Obstructive Sleep Apnea Status Affects Glymphatic System Function and Cognitive Function

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A recent study showed that obstructive sleep apnea may impact the long-term disruption of the glymphatic system function and the development of neurodegenerative diseases.

Chang-Ho Yun, MD, PhD  (Credit: Seoul National University Bundang Hospital)

Chang-Ho Yun, MD, PhD

(Credit: Seoul National University Bundang Hospital)

An analysis using data from a community-based prospective cohort of patients with obstructive sleep apnea (OSA) showed that OSA severity inversely correlated with the glymphatic system function and changes in OSA status over time were associated with cognitive performance changes. These findings suggest that this effect might be reversible and thus, sustained proper management of OSA should potentially be considered for effective prevention as well as management of cognitive decline.1

At baseline, among 1110 participants (mean age, 58.0 [SD, 6.0] years; 517 [SD, 46.6%] men), 621 were categorized as non-OSA, 338 had mild OSA, and the remaining 151 had moderate-to-severe OSA. At a 4-year follow-up, 458 patients were categorized as OSA-free, 114 patients had improved OSA, 303 participants had stationary OSA, and 235 participants had progressed OSA.

Led by senior author Chang-Ho Yun, MD, PhD, professor of neurology at Seoul National University Bundang Hospital, and colleagues, the study included patients who had both baseline and 4-year follow-up polysomnography, brain MRI with diffusion tensor imaging (DTI), and comprehensive cognitive assessment data. At both baseline and follow-up, researchers categorized patients as non-OSA (AHI less than 5), mild OSA (at least a 5 AHI score but lower than 15), and moderate-to-severe OSA (AHI at least 15) groups.

Presented at the 2024 SLEEP Annual Meeting, held June 1 to 5, in Houston, Texas, patients were then categorized as OSA-free (non-OSA at both baseline and follow-up), improved OSA, stationary OSA, and progressed to OSA according to the longitudinal change in OSA severity at 4-year follow-up. Authors then measured the glymphatic system function among the participants using DTI along the perivascular space (DTI-ALPS) index.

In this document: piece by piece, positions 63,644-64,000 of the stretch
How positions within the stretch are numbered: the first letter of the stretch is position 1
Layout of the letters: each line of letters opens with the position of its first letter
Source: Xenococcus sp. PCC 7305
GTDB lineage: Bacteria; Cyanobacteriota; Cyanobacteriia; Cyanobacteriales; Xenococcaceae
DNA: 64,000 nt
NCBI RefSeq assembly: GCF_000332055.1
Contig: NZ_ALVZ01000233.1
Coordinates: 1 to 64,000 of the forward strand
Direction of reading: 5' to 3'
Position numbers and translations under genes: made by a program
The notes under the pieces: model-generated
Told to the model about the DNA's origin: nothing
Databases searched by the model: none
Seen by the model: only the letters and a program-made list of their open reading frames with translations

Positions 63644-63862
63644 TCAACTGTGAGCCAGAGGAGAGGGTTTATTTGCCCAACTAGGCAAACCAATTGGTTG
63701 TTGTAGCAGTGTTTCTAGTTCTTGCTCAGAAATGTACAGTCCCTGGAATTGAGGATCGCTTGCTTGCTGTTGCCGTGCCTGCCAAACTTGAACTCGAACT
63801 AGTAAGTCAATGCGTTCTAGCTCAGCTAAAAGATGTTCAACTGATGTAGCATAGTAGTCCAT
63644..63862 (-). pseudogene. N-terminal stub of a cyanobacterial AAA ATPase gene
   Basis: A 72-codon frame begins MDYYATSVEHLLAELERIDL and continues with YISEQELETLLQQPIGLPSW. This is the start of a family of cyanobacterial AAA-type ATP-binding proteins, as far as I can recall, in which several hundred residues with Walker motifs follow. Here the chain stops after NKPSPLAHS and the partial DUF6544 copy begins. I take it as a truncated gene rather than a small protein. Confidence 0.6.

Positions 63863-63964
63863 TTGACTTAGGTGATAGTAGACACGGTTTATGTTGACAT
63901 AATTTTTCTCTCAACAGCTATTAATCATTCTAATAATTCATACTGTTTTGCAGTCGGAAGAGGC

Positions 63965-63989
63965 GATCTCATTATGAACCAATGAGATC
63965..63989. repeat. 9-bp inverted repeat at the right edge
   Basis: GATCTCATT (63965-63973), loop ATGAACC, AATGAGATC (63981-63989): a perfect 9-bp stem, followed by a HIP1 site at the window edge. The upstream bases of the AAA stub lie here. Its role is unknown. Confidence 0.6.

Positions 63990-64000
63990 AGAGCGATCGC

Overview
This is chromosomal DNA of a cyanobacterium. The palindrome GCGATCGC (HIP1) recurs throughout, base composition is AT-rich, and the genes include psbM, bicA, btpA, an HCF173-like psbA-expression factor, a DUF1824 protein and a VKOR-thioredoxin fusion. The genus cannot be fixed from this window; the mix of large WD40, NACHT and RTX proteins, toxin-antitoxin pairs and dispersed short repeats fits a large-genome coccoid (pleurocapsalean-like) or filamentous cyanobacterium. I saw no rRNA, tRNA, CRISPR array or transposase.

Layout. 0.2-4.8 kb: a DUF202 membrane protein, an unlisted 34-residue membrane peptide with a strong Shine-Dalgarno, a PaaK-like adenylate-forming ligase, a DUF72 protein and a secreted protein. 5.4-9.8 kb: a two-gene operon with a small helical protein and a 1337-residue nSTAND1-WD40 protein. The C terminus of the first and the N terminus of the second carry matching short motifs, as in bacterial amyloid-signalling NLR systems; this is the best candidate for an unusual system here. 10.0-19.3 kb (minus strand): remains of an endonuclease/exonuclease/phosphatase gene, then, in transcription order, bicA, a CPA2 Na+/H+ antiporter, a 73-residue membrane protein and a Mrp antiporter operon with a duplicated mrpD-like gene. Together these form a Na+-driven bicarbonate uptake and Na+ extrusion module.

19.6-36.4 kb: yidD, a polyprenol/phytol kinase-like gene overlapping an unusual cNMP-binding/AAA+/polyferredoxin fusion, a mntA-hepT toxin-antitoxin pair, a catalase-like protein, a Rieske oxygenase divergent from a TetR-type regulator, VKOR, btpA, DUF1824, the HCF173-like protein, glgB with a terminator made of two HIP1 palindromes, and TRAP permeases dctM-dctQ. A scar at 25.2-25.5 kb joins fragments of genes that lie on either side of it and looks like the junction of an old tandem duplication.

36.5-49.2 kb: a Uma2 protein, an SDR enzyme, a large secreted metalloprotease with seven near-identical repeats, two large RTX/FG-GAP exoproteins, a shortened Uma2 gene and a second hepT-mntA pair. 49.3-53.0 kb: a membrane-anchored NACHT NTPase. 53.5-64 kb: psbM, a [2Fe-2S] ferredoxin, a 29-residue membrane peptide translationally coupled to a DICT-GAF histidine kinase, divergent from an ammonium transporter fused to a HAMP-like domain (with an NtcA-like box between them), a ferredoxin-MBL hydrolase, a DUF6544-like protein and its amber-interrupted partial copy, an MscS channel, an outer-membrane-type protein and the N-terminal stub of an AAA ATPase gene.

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Top Clinical Takeaways

  • OSA severity inversely correlated with the glymphatic system function, as shown by the DTI-ALPS index.
  • Changes in OSA status over time were associated with changes in cognitive performance, indicating potential reversibility of cognitive decline with effective OSA management.
  • Improved OSA status over 4 years corresponded with the highest increase in DTI-ALPS index, followed by OSA-free, stationary OSA, and progressed OSA groups.

At baseline, the non-OSA group of patients showed a higher DTI-ALPS index compared with the remaining groups (both, P <.001) and revealed that the apnea-hypopnea index (AHI) was inversely correlated with DTI-ALPS index (R = -.169; P <.001). At follow-up of 4 years, the change in the DTI-ALPS index (ΔDTI-ALPS) was reported the highest in the improved OSA group, followed by the OSA free, stationary OSA, and progressed OSA groups. Notably, the ΔDTI-ALPS over 4-years inversely correlated with ΔAHI (R = -.171; P <.001 for the entire study population and R = -.218; P <.001 for the population which excluded the OSA-free subgroup). Additional findings showed that ΔDTI-ALPS over 4-years correlated with the changes in the visual reproduction–immediate recall (R = .233), delayed recall (R = .178), and recognition (R = .188) scores (all, P <.001).

According to a similar study published in Sleep Medicine, findings showed that glymphatic system dysfunction among patients with OSA correlated with OSA severity.2 These results support the new study presented at SLEEP 2024 and provided further evidence on the effects of OSA on increased risk of developing dementia, highlighting the importance of OSA treatment.

In the prior study, investigators enrolled 24 patients with OSA and 24 healthy controls. All of the participants underwent DTI MRI using the same 3T MRI scanner, and from there, the researchers calculated the DTI-ALPS index from the DTI. The authors assessed the differences in the DTI-ALPS index between patients with OSA and healthy controls. Additionally, they performed a correlation analysis between the DTI-ALPS index and clinical characteristics.

Findings showed that the DTI-ALPS index significantly differed between the groups. Authors reported that the DTI-ALPS in patients with OSA was significantly lower compared with the healthy controls (1.30450 vs. 1.61600; P = .00006, respectively). Moreover, investigators observed that the DTI-ALPS index was significantly negatively correlated with the AHI in sleep stage N (r = -.427; P = .042) and oxygen desaturation index during sleep N (r = -.497; P = .036).

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REFERENCES
 1. Park HJ, Paik SM, Kim JR, et al. Effect of Obstructive Sleep Apnea on the Longitudinal Change in the Glymphatic System Function. Presented at: 2024 SLEEP Annual Meeting; June 1-5; Houston, Texas. Abstract 1006.
2. Lee HJ, Lee DA, Shin KJ, Park KM. Glymphatic system dysfunction in obstructive sleep apnea evidenced by DTI-ALPS. Sleep Med. 2022;89:176-181. doi:10.1016/j.sleep.2021.12.013
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